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China's Huawei 'in London Underground Phones Bid'

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LONDON (AFP) – Chinese technology giant Huawei is offering to install for free a mobile phone network worth £50 million on the London Underground train system in time for the 2012 Olympics, a report said Sunday.

Huawei is presenting the offer -- worth the equivalent of $80 million -- as a gift from one Olympic host nation to another, reported the Sunday Times newspaper, without citing its sources.

The company would reportedly install mobile transmitters along the ceilings of tunnels so that travellers can make and receive calls for the first time while underground.

Mobile operators including Vodafone and O2 have agreed to pay for the installation work, while Huawei hopes to earn income in maintenance fees, according to the report.

Transport for London (TfL), the official body responsible for the transport system in the capital, said talks had started on fitting a mobile network on the underground but did not confirm Huawei's involvement.

"Transport for London and the Mayor of London are currently in discussion with mobile phone operators and other suppliers about the potential provision of mobile phone services on the deep Tube network," said a spokesman.

But lawmaker Patrick Mercer, of the Conservative party, warned allowing a Chinese firm to provide the network could pose a security risk.

"It has been proven that a proportion of the cyberattacks on this country come from China," he told the Sunday Times.

"I wonder when the eyes of the world are upon us whether there is sense in using a Chinese firm to install a sensitive mobile network."

Huawei, founded 23 years ago by Ren Zhengfei, a former People's Liberation Army engineer, has long rejected accusations that it has ties to the Chinese military.

It insists it is owned by its employees and that Ren, its chief executive, has less than a two percent stake in the company.

Huawei's technology is used to build mobile phone networks around the world and its consumer products include smart phones that run on Google's Android platform and technology to connect laptops to the Internet using 3G networks.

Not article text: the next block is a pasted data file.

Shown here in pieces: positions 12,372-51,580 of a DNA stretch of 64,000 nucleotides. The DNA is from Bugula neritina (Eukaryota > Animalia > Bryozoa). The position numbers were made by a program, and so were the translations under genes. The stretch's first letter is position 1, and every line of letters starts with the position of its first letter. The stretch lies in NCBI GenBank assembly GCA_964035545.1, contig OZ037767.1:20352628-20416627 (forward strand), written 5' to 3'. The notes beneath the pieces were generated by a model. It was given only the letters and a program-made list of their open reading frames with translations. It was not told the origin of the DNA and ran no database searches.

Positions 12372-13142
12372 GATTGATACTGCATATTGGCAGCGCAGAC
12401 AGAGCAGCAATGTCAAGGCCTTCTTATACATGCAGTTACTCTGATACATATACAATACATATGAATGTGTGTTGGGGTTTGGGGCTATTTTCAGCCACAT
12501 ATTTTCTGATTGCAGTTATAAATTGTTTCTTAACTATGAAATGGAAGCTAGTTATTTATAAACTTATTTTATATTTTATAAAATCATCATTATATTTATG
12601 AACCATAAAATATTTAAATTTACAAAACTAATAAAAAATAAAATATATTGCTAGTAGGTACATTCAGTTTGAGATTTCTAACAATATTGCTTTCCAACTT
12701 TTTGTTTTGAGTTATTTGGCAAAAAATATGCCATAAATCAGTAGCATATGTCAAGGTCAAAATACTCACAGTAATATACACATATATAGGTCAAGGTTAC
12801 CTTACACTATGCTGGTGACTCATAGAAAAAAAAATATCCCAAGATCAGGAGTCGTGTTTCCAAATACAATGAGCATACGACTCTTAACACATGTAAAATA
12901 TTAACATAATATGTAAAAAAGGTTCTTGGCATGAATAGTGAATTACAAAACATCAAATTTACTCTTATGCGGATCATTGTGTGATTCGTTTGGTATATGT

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I work in this industry and it's a shame to see Huawei becoming so dominate, simply because they reverse engineer other companies products and then give their equipment away for peanuts!

You can manage equipment in band on almost all equipment and I wouldn't be at all surprised if there was some hidden kill command that chinese hackers could send to disable all the Huawei on a network. Half of the new BT 21CN network uses Huawei and I know major carriers use it's DWDM equipment on their back bone.

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I work in this industry and it's a shame to see Huawei becoming so dominate, simply because they reverse engineer other companies products and then give their equipment away for peanuts!

You can manage equipment in band on almost all equipment and I wouldn't be at all surprised if there was some hidden kill command that chinese hackers could send to disable all the Huawei on a network. Half of the new BT 21CN network uses Huawei and I know major carriers use it's DWDM equipment on their back bone.

Explains the Cisco sales problem perhaps?

I was approached by Huawei for work in Sweden and it was very tempting. They are just going to grow and appear keen to sign up talent in Europe.

Then I did some research and discovered that the US and India are basically banning their products out of security fears.

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Mobile phones on London Underground - what a depressing idea.

Having your face jammed next to the fetid armpit of some assclown is bad enough without them yelling "I'M GOING TO BE LATE - I'M STUCK IN A TUNNEL!!!" down the phone every time the friggin' train leaves the station.

It's no wonder people go postal.

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People are obsessed with their phones. They clutch it, look at it, play with it, and checking for text messages which is more important than the second coming of Jesus Christ.

Edited by Money Spinner

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The custom in the Tokyo underground - which is equipped in this way - is that people can text and surf till their heart's content, but no talking.